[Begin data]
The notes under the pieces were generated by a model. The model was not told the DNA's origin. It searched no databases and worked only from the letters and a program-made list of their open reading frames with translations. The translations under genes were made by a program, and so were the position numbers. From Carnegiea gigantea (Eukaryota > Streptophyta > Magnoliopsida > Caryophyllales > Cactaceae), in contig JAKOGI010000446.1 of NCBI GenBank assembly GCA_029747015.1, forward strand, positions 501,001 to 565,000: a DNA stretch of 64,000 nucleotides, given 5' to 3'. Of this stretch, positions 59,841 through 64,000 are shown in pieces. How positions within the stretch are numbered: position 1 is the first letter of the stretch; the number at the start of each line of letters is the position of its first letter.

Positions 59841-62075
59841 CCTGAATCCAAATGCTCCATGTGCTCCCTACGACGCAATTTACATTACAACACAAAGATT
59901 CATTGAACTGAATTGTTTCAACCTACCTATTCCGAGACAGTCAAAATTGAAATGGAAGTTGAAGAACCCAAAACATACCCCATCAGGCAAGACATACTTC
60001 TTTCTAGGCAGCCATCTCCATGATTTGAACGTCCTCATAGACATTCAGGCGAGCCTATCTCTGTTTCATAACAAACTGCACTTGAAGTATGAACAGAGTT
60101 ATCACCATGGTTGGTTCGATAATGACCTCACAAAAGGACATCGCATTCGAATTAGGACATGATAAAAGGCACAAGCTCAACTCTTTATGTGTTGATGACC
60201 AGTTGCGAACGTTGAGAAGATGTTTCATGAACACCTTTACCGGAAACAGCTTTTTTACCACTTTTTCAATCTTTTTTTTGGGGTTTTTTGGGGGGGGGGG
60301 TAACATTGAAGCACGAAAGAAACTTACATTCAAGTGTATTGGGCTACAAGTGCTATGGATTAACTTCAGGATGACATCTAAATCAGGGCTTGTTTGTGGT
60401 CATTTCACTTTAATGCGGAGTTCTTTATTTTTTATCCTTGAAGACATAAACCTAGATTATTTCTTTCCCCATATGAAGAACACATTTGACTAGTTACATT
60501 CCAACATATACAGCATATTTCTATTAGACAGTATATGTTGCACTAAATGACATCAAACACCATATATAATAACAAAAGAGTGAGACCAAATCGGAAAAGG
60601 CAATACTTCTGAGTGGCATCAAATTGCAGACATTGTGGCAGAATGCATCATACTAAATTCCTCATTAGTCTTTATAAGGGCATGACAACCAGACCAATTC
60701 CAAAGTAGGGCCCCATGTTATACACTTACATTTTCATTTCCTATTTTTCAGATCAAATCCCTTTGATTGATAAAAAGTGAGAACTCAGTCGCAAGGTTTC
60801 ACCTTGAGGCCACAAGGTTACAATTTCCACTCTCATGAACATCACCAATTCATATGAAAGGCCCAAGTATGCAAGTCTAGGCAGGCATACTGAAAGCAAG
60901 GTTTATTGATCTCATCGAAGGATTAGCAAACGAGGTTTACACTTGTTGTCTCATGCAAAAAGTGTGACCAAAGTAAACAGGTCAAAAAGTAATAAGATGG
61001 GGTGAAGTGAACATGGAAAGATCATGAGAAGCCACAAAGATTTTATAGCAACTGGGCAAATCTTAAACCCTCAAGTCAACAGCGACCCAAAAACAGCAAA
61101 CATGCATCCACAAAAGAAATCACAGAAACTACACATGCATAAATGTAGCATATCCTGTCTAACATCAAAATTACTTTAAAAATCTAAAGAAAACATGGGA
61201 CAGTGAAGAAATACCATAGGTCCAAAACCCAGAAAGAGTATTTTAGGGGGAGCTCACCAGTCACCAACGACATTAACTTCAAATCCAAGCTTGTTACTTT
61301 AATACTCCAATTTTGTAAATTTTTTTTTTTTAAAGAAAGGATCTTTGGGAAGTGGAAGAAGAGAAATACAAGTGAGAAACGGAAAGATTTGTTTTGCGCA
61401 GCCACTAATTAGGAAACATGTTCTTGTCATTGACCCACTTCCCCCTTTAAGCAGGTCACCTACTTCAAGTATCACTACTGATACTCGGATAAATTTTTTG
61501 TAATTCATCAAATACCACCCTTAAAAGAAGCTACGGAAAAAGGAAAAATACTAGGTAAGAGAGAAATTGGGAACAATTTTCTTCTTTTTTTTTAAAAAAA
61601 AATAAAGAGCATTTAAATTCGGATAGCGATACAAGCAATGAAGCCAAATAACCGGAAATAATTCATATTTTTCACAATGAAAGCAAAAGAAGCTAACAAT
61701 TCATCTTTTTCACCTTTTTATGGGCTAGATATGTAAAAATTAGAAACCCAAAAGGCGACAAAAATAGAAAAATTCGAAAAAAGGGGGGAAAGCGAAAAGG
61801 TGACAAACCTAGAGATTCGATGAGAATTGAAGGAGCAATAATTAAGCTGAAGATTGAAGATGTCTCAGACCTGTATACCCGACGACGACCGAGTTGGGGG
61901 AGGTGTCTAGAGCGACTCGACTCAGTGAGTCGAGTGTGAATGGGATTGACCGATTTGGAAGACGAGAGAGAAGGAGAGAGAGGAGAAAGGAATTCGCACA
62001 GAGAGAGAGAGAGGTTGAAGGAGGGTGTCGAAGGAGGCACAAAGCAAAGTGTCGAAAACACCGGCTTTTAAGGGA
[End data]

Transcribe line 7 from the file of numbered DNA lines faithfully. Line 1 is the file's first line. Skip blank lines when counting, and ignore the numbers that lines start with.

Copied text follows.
60201 AGTTGCGAACGTTGAGAAGATGTTTCATGAACACCTTTACCGGAAACAGCTTTTTTACCACTTTTTCAATCTTTTTTTTGGGGTTTTTTGGGGGGGGGGG